Friday, 6 June 2008

Crossrail Bill ready to pass Lords

The parliamentary process to approve the Crossrail Bill looks to be coming to an end shortly, after the House of Lords committee hearing petitions against it, approving it while making only minor amendments. This was the last major hurdle for the bill, and the last chance for the public to object.

It now only has to pass a "committee on re-commitment" (whatever that is) and go for a final vote in the two houses - likely to be a formality - and then it's law. The bill provides powers and outline permissions to build the line, but not funding.

Looking at the committee's report, they were quite keen on a connection from Heathrow to the west (page 42), but decided not to require it be added to the scheme. They also liked the idea of extending the line from Abbey Wood to Ebbsfleet (page 36), but again, decided it could be built separately.

While we're on the topic, I've received an email from the Crossrail press office in response to this old post. They confirm the central section of the line will have Automatic Train Operation:

Crossrail is using Automatic Train Operation (ATO) in the central area from Ealing Broadway to Abbey Wood and up to Stratford station where it can be integrated with current automatic systems. ATO is a system in which all train movement control is automatic apart from the door operation and starting from stations.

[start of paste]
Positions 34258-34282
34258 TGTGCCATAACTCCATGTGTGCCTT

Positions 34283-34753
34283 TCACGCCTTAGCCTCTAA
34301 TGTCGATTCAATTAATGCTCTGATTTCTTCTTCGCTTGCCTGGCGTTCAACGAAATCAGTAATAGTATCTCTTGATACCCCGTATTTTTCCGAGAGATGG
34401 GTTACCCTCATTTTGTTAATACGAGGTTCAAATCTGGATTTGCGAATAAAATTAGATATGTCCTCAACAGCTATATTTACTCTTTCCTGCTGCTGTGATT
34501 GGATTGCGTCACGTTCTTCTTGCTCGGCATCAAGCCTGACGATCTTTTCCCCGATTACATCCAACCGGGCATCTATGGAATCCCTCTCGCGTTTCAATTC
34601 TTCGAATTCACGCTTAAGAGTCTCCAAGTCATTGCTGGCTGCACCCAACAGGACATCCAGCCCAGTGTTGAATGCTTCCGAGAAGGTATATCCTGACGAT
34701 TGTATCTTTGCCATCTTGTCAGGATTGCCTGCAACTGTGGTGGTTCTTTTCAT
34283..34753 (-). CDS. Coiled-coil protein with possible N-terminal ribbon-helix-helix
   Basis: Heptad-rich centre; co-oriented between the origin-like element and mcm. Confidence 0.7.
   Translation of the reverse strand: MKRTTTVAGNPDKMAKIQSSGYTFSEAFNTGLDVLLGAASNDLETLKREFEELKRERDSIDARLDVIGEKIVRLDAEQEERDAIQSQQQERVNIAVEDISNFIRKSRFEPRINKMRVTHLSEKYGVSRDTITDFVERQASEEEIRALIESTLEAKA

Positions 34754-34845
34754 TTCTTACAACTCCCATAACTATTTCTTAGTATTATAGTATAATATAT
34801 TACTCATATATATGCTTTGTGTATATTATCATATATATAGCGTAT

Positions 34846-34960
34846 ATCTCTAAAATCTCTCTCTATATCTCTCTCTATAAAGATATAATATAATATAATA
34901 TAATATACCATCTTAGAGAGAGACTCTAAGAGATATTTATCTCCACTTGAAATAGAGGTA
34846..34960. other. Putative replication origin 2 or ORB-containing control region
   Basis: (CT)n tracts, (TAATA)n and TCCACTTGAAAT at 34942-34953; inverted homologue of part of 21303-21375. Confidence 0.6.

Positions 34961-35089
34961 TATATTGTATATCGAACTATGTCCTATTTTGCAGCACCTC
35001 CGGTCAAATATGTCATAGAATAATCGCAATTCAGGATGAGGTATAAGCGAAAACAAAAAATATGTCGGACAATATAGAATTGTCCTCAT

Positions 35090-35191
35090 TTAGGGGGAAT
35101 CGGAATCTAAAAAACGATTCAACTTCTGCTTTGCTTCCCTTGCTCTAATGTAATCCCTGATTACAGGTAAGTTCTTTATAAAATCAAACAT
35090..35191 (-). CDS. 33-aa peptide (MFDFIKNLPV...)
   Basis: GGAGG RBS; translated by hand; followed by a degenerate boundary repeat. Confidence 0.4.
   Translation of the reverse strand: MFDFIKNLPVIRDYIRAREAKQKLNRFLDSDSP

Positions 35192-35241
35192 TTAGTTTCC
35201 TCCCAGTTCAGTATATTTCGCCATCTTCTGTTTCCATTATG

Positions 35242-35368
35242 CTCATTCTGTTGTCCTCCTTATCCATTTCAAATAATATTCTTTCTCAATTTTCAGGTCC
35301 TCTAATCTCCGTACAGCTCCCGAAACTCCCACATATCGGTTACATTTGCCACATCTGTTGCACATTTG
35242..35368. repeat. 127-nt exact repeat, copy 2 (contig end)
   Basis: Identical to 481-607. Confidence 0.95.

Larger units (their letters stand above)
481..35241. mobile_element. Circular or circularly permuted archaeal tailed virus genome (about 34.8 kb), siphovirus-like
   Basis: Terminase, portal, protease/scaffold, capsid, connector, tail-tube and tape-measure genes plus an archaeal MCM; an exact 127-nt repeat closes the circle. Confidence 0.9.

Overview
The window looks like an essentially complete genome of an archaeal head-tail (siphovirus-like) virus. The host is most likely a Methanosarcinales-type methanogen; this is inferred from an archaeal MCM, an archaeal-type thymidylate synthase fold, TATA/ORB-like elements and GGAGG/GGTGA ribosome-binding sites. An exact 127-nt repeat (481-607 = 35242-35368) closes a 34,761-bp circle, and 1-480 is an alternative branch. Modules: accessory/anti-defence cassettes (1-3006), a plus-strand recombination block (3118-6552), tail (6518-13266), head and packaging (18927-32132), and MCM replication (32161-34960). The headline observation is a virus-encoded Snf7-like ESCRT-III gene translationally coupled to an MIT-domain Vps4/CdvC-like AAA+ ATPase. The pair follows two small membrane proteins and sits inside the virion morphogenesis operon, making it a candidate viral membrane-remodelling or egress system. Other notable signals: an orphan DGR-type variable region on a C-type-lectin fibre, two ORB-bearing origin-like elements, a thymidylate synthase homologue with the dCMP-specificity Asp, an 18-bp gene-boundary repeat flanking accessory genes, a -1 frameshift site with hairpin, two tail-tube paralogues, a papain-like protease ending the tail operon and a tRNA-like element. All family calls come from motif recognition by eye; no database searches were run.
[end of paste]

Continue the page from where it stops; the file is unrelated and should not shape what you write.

Safety information is continuously transmitted to the train in the form of electrical codes in the running rails which tell the train its permitted speed. For signal stops, a brake command signal in the running rail causes the brake to be applied and then automatically restarts the train when the signal is cleared.
A quick Google reveals ATO has actually been an ambition for a while, but this confirms it's still on the table.

The email also goes over the reasons for not specifying double deck trains (construction expense, dwell times, limited capacity gains, etc), and mentions the future extension from 10 to 12 car trains will allow a similar capacity gain (20% vs 30-40%) for much lower cost.

6 comments:

stuart said...

On this kind of subject, have you heard whether Thameslink will definitely be getting ATO, or is that just part of the spec for the rolling stock? i.e that it has the capability to be fitted later?

Mr Thant (Editor) said...

ATO is kind of a side effect of ERTMS, the new high tech signalling system being introduced Europe-wide. By 2015 when the 24 train per hour service starts running, it's likely to be mature technology and the obvious choice for resignalling London Bridge after the rebuild.

So ATO is quite likely, assuming ERTMS hasn't been scrapped or discredited by then.

Rob said...

Does ATO mean moving block signalling? Or just Central Line style operation?

William Turvill said...

The extension to Ebbsfleet is essential. The Thames area through to Bexley and Gravesend needs this line and to exclude it now means tht it will not be built for many years, if at all.

William Turvill said...

The extension to Ebbsfleet is essential for the benefit of both Bexley, Dartford and Gravsend residents. If not included now it will not be built for many years.

Anonymous said...

The ATO question is answered 'Yes' in the Thameslink Rolling stock order technical details, on teh DfT website somewhere...